The reign of the Miss Beavercreek pageant may be over

From the Dayton Daily News archives, 2013 Beavercreek High School graduate Lazette Carter was crowned Miss Beavercreek in 2012.
From the Dayton Daily News archives, 2013 Beavercreek High School graduate Lazette Carter was crowned Miss Beavercreek in 2012.

The Miss Beavercreek and Miss Junior Beavercreek pageant will not happen this year, in part because of the lack of interest in the program.

The Beavercreek Parks, Recreation and Culture Department has decided to nix the pageant program, and the topic was discussed at a recent City Council work session.

“Since this is a very visible program, we wanted to provide council the information, but just as all the parks and rec programs, we are always evaluating programs for effectiveness, which includes participation,” City Manager Pete Landrum said.

MORE >>> Fairborn public indecency suspect convicted of same charge earlier this year

The event was open to girls in grades 9-12, the junior pageant to girls entering 6-8 grades. It was typically scheduled at the end of May or early June, and while the pageant included an evening gown competition, participants were primarily judged based on civic engagement, leadership and community service, according to the report.

Participation has been steadily declining since 2008, when the city parks department became involved in organizing the event, which originally was called the Miss 4th of July pageant.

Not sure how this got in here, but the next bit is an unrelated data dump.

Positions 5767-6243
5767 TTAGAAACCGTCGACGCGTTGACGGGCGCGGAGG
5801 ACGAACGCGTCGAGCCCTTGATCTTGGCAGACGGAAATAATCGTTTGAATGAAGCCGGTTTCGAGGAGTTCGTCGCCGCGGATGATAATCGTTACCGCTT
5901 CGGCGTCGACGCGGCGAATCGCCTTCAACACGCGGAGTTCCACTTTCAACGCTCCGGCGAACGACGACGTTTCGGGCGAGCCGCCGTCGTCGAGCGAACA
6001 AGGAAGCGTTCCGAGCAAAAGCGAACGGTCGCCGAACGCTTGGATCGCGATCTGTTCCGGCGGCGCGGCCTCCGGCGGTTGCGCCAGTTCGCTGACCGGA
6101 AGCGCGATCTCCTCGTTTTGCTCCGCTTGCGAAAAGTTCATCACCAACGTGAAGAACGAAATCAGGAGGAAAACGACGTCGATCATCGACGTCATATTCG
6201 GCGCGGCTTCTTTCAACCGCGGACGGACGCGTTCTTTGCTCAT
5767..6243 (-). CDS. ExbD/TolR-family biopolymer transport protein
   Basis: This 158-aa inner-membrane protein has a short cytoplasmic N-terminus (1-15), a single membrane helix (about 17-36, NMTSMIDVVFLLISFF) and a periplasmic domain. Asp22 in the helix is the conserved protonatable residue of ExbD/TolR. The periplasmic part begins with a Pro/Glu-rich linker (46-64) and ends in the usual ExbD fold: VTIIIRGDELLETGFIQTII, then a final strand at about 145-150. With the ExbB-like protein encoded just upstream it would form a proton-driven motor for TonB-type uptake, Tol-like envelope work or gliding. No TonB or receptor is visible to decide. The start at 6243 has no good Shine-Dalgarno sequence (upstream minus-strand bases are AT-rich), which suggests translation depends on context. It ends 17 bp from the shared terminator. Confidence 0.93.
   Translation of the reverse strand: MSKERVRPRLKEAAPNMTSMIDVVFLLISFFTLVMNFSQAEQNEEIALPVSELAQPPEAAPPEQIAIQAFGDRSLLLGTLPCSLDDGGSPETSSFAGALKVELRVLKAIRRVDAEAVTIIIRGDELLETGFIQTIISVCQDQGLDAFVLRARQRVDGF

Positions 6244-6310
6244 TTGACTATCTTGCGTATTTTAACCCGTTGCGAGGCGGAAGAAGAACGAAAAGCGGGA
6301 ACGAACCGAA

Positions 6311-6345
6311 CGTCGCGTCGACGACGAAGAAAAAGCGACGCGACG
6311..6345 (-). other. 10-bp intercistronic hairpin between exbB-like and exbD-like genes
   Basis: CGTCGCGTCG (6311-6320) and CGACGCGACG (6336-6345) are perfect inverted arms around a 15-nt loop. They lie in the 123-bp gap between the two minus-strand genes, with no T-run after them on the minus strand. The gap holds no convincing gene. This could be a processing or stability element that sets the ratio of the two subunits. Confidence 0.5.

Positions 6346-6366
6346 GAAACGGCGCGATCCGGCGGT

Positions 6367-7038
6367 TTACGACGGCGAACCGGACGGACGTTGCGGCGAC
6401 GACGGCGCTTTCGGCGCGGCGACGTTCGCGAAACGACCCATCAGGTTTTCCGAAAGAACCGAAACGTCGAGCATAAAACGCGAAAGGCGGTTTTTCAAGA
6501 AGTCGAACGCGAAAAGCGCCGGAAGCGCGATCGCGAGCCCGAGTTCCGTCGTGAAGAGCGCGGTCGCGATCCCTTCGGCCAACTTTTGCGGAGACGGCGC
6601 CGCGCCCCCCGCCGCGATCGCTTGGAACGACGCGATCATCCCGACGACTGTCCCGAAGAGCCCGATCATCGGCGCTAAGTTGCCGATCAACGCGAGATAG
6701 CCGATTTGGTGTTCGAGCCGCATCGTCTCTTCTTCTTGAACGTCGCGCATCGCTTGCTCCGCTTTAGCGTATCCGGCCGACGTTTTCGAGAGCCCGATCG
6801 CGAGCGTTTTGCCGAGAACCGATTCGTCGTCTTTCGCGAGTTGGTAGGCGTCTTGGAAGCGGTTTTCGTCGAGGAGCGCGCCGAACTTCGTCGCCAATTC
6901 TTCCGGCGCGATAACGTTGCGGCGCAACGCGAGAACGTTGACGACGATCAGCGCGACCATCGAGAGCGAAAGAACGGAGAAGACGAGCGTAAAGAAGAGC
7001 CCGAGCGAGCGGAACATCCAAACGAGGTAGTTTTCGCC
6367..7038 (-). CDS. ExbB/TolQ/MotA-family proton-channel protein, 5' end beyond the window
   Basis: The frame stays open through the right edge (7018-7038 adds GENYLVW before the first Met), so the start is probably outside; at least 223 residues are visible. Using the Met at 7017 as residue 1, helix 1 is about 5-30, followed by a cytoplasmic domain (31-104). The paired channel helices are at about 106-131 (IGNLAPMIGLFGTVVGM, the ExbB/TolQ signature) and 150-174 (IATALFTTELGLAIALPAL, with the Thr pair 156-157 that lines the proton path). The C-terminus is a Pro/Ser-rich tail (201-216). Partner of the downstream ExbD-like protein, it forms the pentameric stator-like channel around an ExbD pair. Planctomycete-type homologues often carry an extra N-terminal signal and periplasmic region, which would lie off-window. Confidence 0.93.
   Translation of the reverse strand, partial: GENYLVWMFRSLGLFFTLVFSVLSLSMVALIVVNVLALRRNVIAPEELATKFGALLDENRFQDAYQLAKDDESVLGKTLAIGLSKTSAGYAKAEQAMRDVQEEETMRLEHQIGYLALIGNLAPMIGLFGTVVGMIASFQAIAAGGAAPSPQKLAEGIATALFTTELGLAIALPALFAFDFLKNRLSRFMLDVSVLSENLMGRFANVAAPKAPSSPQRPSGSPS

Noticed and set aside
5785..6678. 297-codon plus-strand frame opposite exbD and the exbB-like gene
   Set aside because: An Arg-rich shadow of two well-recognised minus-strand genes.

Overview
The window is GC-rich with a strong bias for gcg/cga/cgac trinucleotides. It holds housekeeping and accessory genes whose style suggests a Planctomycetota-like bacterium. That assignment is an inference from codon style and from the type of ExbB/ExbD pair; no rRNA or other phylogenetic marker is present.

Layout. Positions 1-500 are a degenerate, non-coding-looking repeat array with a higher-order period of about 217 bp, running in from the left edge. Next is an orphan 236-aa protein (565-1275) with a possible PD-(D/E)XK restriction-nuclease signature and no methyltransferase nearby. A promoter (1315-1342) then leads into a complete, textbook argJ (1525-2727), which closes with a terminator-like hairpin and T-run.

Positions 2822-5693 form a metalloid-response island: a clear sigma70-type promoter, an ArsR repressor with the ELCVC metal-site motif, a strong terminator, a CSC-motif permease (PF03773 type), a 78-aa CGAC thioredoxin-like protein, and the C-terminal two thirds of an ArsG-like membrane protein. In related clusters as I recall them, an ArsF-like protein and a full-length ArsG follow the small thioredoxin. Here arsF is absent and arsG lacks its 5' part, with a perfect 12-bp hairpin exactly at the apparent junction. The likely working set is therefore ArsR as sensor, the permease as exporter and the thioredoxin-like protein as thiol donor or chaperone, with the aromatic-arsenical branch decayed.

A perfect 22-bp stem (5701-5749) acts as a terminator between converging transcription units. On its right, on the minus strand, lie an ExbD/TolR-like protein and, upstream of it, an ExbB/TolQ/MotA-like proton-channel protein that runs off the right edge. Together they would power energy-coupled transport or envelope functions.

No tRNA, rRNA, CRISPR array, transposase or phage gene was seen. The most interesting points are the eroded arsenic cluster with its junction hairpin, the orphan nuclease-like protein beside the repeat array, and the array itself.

Volunteers have led the organizing efforts to varying degrees the past 10 years, but city parks staff was involved in securing facilities and supplies, preparing applications, taking registrations and other needs.

STAY CONNECTED: Greene County News on Facebook

The amount of time and resources expended by the parks department “is sizable,” according to the staff report by Erin Harris, the city’s recreation program supervisor.

“The amount of people it takes to put on the event is larger than the number of people who participate,” Harris’ report reads. “The pageant does draw a small audience, the family and friends of the participants, a handful or two for each girl. Last year we had about 50 in the crowd. This is well below the number of people who come to many other events that take fewer resources.”

City officials have reached out to the school district and is exploring other options to continue the program in a way that requires less city staff resources.

ExploreREAD MORE ARTICLES BY THIS REPORTER